Patients were randomly assigned to receive eplerenone 25 mg daily or a matching placebo for 4 weeks. After the first 4 weeks, the dose of eplerenone was increased to a maximum of 50 mg/day. The primary end points were time to death from any cause and time to death from cardiovascular causes or first hospitalization for a cardiovascular event including HF, recurrent acute MI, stroke, or ventricular arrhythmia.
Patients were followed for a mean of 16 months. There was a significant reduction in end points in patients receiving eplerenone, compared with those receiving placebo. It should be noted that 20% of the studied patients were over the age of 75, and these patients did not appear to benefit from the use of eplerenone.
As with spironolactone, hyperkalemia occurred more often in the eplerenone group than in the placebo group. In both groups, the incidence of hyperkalemia was higher in those with a lower baseline creatinine clearance (<50 mL/min).7-9
It is clear that aldosterone antagonism is beneficial in the management of some patients with HF. Controversy exists, however, over which agent, spironolactone or eplerenone, is a better choice for these patients.
Spironolactone and eplerenone have not been compared directly. Additionally, the study participants and the designs in the existing trials were different.
The current ACC/AHA guidelines, which were published before EPHESUS was completed, recommend considering low-dose spironolactone in patients with recent or current symptoms of HF at rest despite optimal use of an ACEI, a BB, and digoxin.
One should note that, although aldosterone antagonism can result in hyperkalemia, it also has been shown to protect against hypokalemia, which may pose a particularly significant risk in patients with HF. Before and during AA therapy, serum potassium and creatinine should be monitored frequently.5,9
Both eplerenone and spironolactone have potential for causing drug?drug interactions. Eplerenone is metabolized through the CYP3A4 pathway. The use of eplerenone with highly potent inhibitors of CYP3A4 is contraindicated. Spironolactone is metabolized extensively in the liver, although not by CYP3A4. It has been shown to increase the serum half-life of digoxin, which may result in digitalis toxicity. Spironolactone also has been associated with a decreased anticoagulation response to warfarin. In addition, the use of salicylates, such as aspirin, with spironolactone may increase the risk of hyperkalemia and renal toxicity.5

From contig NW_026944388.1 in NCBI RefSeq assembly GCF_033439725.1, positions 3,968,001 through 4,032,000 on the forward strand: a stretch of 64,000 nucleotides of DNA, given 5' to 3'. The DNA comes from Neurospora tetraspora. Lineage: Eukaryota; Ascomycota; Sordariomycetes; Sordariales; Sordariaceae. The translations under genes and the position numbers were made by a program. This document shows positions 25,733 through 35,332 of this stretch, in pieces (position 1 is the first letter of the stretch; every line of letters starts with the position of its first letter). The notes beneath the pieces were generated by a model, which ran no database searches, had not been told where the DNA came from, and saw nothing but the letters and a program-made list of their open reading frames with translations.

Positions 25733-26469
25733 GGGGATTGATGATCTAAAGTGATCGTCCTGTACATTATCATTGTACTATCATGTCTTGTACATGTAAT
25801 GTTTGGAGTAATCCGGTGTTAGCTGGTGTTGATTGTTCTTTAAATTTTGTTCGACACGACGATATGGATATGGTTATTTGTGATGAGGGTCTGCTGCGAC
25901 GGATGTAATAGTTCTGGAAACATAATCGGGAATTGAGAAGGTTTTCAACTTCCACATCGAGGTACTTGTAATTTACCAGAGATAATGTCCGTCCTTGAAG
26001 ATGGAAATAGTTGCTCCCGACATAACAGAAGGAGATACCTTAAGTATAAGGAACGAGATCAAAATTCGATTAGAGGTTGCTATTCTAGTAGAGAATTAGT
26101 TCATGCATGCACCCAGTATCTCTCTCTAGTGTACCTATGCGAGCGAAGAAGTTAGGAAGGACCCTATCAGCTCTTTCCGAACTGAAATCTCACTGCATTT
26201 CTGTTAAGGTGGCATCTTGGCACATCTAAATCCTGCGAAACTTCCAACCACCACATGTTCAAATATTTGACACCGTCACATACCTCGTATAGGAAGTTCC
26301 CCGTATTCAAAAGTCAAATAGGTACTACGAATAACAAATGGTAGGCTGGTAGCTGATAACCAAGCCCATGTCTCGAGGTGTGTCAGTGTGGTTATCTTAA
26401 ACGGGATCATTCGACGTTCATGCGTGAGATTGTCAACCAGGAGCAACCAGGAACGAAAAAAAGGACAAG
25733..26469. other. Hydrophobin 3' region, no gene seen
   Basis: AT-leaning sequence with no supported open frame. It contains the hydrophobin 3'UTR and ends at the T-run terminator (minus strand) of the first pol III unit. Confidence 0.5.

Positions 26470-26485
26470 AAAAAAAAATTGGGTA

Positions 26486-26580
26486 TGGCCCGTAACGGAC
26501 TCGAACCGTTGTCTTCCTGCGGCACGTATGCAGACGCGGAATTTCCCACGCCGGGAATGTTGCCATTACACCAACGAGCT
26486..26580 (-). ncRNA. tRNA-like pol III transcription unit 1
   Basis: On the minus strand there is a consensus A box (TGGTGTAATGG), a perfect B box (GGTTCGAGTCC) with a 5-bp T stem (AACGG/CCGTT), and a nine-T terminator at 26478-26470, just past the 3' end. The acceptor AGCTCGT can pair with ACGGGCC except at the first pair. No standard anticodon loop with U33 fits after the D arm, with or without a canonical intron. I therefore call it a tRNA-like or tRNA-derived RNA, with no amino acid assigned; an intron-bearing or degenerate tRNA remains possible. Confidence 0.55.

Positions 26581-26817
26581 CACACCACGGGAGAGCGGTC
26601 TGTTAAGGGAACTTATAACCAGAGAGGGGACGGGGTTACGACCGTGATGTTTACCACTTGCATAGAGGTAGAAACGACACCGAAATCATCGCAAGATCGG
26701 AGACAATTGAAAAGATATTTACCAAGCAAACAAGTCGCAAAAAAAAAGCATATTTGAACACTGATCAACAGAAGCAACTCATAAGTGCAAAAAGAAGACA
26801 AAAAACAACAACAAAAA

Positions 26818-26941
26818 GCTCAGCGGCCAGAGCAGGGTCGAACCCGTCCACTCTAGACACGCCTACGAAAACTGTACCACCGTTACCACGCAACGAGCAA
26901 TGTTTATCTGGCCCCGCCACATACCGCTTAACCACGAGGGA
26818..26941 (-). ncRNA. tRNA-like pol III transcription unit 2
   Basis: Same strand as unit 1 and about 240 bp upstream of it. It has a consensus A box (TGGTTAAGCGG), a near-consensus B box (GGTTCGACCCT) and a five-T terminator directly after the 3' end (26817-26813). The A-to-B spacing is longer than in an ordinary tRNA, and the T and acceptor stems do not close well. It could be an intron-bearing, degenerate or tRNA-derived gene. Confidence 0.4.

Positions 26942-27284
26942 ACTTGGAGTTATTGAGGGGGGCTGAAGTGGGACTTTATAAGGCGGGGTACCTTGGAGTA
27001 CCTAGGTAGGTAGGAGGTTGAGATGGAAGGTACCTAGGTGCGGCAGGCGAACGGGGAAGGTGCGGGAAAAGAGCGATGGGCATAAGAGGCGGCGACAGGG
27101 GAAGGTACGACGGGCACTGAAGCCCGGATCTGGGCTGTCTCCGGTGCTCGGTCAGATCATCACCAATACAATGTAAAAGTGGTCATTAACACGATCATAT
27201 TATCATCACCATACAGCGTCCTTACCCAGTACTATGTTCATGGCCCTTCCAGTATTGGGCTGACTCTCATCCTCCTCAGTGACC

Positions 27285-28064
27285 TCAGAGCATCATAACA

The main difference between spironolactone, a nonselective AA, and eplerenone, a more selective AA, is the incidence of sex hormone?related side effects such as gynecomastia and mastodynia. Gynecomastia is the enlargement of the male breast resulting from proliferation in the glandular tissue of the breast determined by mammography or ultrasonography.10-12 It is important to note that, to the best of our knowledge, this condition is benign and usually subsides promptly, then eventually disappears after discontinuing the medication.13
Women taking spironolactone have a slight chance of experiencing menstrual irregularity, postmenopausal bleeding, breast tenderness, hirsutism, and infertility, although there was no report of incidence of these events in the RALES trial. These effects also are usually reversible after discontinuation of therapy.5
There is no evidence to suggest that either eplerenone or spironolactone is a more effective agent. Both have been shown to be beneficial in HF, and both have produced a similar occurrence of hyperkalemia. If the reversible, hormone related adverse effects such as gynecomastia, mastodynia, or menstrual irregularities are of concern or have occurred in a patient previously, eplerenone may be considered the first choice.6 Because spironolactone has been on the market for many years and is available generically, it is a more cost-effective option.14
As in any other clinical situation, each patient should be evaluated individually, and a decision should be made based on specific needs. Table 1 describes some differences in the characteristics of spironolactone and eplerenone, and Table 2 show the cost differences between the 2 agents.5,9
Dr. Tafreshi is an associate professor of pharmacy and medicine and director of the cardiology pharmacy practice residency at Midwestern University, College of PharmacyGlendale, Glendale, Ariz. Dr. Adkins is a pharmacist at Banner Thunderbird Medical Center in Glendale.